The ITU World Triathlon Hamburg
The “Hamburg City Man”
Now this has very little to do with my EU challenge, but I want to share it anyways. I want to tell you about the 20th of July, 2013, when I did my second ever Olympic distance triathlon race. The ITU World Triathlon Hamburg, the world’s biggest triathlon. This distance consists of a 1.5k swim, a 40k bike ride and a 10k run. And I had so much fun that I would like to recommend this to absolutely everyone reading this. Yes, you too!
First of all: Hamburg is one of the most beautiful cities in the world. This was especially made obvious to everyone on this perfect summer weekend with amazing warm weather and happy people everywhere. Just imagine this: it is the middle of summer, but you had to work a lot during the last weeks, clients might get on your nerves, you’re sweating all day every day, but then, on an early Saturday morning you just jump into the cool water of the Alster and have a swim while people standing there applauding you for it. This alone is just brilliant.
To my knowledge, this is the only chance you get each year to take a legal swim in the Alster. Some people might have prejudices because of the quality of the water in the middle of a busy city, but it’s really not as bad as you might think. Starting at Jungfernstieg you swim north, underneath the Lombards/Kennedy bridge, turn around and swim back south to get out at town hall “Rathausmarkt”. Your body is now awake, you feel fresh and healthy. I myself am only able to swim breaststrokes, not freestyle, which means you can usually find me within the last third of the swimmers, but who cares.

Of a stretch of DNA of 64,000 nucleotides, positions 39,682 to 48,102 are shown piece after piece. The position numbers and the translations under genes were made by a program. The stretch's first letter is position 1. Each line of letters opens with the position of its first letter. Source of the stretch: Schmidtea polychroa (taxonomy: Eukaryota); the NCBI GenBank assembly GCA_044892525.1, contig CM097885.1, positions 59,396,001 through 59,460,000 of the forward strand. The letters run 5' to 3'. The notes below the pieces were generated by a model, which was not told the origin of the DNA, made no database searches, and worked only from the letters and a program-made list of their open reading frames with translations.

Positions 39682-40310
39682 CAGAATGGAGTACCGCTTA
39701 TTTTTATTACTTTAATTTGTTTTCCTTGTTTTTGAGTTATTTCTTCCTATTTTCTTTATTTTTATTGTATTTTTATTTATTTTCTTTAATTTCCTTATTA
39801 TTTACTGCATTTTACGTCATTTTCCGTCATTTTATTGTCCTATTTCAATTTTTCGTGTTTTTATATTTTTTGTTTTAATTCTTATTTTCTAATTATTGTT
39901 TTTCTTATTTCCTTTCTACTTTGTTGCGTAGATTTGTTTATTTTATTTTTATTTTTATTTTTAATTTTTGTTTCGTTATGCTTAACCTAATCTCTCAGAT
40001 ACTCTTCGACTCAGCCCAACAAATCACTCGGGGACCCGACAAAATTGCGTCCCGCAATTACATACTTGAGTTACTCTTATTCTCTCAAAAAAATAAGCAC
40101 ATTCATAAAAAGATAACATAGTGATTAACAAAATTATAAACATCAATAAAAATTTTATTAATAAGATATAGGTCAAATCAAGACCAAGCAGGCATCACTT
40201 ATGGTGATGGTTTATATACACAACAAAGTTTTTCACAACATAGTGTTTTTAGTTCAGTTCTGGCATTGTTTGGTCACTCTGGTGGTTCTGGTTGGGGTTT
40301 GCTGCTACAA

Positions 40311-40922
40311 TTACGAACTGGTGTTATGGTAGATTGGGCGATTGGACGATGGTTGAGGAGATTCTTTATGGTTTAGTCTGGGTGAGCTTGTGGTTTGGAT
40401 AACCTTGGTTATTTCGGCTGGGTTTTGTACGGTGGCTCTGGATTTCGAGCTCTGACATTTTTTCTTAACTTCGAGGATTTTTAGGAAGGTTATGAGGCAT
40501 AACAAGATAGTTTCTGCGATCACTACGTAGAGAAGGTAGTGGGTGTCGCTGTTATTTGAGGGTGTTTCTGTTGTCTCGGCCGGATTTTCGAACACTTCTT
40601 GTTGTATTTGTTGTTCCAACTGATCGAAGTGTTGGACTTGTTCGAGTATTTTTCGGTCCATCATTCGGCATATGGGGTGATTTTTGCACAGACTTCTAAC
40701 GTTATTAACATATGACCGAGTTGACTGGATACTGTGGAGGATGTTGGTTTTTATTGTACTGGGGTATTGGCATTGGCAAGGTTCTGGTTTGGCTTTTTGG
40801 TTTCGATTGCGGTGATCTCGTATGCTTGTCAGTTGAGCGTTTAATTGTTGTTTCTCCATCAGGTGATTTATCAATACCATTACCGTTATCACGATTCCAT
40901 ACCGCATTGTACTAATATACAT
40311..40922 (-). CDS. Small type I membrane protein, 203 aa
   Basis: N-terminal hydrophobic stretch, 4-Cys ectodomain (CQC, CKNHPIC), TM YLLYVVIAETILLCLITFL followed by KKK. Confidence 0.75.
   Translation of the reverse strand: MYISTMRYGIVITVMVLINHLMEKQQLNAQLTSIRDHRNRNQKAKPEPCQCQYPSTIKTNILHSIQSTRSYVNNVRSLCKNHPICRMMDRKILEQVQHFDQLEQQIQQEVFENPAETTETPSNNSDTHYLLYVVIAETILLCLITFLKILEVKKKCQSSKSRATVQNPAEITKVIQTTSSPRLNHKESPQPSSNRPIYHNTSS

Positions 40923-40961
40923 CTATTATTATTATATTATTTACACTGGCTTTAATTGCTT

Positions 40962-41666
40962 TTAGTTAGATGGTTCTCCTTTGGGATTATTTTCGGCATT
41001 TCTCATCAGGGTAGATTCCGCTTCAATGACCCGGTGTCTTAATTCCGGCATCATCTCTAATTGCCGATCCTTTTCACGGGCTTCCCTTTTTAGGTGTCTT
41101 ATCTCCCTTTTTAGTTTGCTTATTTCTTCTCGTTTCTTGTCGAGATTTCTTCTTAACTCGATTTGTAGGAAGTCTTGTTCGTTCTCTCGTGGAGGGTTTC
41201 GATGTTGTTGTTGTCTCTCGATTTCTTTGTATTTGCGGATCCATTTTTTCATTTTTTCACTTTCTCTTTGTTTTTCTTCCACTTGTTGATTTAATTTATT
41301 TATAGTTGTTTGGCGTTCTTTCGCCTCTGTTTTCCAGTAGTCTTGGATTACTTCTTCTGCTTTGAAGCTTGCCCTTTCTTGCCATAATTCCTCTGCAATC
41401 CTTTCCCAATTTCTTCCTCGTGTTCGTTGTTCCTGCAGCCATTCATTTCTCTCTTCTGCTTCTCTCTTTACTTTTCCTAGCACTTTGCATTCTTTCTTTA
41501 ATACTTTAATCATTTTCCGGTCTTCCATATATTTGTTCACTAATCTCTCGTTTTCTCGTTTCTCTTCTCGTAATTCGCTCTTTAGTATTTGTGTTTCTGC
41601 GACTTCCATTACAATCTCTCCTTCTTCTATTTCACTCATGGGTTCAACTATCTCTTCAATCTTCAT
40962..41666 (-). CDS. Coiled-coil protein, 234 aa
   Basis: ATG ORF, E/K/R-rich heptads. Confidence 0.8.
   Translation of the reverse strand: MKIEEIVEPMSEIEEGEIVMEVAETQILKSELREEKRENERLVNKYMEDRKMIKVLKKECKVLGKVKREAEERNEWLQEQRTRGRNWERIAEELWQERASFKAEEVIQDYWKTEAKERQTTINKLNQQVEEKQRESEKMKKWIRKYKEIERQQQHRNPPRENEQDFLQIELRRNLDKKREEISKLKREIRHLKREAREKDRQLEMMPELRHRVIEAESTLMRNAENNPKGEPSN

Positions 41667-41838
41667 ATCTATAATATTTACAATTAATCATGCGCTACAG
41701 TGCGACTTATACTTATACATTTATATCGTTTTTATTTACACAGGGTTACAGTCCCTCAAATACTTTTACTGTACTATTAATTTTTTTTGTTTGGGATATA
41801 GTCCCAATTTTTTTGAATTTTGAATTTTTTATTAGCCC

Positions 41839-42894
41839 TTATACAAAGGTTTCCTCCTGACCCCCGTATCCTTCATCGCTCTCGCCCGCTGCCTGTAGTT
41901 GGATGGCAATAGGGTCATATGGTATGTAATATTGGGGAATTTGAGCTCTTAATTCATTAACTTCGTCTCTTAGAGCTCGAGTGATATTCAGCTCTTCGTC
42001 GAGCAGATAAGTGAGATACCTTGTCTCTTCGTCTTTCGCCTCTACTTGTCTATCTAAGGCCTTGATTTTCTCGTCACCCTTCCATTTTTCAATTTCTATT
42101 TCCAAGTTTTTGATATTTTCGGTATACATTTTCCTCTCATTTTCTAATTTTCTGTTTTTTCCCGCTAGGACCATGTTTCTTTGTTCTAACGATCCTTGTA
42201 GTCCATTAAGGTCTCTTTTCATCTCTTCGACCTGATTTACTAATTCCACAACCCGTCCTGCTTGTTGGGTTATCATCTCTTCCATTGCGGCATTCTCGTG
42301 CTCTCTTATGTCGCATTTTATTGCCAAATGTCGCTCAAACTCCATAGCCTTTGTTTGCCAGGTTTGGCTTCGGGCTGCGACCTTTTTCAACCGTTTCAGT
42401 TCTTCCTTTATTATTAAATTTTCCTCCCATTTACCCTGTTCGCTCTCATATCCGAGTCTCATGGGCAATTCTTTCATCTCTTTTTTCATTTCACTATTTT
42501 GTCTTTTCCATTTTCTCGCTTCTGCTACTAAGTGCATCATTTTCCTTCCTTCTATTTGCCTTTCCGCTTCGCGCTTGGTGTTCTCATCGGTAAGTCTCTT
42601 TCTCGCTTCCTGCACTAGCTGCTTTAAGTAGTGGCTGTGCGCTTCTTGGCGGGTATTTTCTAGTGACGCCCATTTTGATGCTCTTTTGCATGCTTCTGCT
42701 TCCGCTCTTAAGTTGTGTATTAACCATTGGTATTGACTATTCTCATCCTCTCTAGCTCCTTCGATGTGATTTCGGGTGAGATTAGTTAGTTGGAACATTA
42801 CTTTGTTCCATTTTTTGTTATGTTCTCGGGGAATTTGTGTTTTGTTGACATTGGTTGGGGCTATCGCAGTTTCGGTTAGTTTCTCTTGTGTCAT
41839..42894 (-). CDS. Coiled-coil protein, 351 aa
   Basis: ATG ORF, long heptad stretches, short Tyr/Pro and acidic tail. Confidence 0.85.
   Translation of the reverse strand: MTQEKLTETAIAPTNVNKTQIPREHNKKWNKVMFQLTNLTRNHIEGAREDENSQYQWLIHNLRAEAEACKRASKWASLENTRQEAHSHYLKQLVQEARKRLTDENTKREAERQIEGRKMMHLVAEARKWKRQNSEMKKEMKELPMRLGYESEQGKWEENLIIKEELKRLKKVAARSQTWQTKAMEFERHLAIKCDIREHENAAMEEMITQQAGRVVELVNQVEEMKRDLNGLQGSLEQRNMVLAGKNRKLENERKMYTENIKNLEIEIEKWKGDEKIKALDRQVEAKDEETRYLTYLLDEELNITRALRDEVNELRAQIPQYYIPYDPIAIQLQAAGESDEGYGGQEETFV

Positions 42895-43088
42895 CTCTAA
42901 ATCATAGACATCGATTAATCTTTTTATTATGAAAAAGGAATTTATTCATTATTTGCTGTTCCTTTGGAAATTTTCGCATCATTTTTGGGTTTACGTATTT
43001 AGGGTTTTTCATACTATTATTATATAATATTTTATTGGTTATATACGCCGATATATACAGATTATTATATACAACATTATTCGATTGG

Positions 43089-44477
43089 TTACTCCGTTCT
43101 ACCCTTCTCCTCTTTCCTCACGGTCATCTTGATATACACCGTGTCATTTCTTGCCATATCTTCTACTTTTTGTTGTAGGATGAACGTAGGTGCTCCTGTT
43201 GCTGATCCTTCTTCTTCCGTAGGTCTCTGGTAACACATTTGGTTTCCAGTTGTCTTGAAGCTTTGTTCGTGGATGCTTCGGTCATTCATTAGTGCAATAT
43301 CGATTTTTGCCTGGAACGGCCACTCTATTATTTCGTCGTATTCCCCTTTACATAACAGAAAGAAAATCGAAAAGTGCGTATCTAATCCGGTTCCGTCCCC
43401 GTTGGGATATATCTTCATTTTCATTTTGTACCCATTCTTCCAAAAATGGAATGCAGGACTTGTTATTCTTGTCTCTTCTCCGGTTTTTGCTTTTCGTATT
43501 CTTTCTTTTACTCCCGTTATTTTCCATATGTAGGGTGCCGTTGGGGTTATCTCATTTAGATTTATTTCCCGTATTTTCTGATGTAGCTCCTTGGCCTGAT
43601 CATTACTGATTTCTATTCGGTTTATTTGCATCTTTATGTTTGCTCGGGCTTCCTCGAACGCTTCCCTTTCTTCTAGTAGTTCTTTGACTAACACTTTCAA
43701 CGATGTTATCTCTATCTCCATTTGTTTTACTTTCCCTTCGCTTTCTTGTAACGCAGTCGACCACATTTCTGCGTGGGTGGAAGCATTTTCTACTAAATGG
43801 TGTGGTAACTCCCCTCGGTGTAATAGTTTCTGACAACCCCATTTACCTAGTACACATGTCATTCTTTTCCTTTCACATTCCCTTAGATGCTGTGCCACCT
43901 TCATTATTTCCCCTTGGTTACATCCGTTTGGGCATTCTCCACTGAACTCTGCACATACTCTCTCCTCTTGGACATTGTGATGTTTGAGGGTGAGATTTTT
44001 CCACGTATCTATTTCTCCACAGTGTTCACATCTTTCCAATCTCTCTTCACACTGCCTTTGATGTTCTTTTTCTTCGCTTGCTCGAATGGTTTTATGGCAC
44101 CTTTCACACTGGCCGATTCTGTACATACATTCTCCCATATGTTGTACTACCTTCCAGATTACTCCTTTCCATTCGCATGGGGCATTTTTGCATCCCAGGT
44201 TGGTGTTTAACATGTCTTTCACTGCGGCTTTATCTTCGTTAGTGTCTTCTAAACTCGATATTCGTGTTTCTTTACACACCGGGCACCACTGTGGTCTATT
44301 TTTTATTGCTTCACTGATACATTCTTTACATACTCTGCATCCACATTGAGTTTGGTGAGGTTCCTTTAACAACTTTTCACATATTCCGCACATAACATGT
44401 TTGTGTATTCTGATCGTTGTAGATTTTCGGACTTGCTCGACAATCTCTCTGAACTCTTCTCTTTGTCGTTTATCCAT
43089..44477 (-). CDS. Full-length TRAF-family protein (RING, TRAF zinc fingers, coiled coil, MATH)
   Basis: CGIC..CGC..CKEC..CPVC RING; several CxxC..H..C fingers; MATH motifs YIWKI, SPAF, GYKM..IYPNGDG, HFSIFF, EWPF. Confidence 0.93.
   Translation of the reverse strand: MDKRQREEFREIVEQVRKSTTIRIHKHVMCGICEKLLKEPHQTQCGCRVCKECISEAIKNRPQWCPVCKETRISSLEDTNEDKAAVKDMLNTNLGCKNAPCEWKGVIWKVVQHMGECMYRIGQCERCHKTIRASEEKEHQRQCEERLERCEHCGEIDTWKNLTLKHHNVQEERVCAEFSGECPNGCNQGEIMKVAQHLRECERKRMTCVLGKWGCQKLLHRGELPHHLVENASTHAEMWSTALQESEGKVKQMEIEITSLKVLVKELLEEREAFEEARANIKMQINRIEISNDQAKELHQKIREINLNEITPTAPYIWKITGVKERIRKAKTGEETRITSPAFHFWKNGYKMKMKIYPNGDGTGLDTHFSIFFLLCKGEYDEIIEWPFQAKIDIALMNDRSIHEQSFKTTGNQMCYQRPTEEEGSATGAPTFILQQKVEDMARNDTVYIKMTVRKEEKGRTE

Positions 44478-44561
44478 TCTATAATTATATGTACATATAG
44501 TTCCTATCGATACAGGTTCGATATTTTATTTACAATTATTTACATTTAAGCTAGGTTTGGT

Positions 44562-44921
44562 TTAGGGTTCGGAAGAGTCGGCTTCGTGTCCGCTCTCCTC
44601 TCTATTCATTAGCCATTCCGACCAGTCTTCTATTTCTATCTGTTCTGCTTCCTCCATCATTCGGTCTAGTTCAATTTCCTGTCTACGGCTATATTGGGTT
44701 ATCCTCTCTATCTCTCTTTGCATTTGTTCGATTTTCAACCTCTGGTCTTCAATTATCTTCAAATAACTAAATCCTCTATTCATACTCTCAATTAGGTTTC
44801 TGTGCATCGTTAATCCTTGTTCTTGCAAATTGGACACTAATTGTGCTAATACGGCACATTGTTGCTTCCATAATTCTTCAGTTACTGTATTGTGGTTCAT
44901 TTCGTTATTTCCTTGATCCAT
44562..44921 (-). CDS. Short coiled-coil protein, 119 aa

After swimming, the nice volunteers smile and give you a hand at crawling out of the water where the first thing you see is the majestic Hamburg Rathaus (town hall), while running on comfortable blue carpet. Again, everywhere people are cheering and smiling. A couple hundred meters later you’ll find your bike between the other 5,000 bikes. Not a problem though, the areas are marked.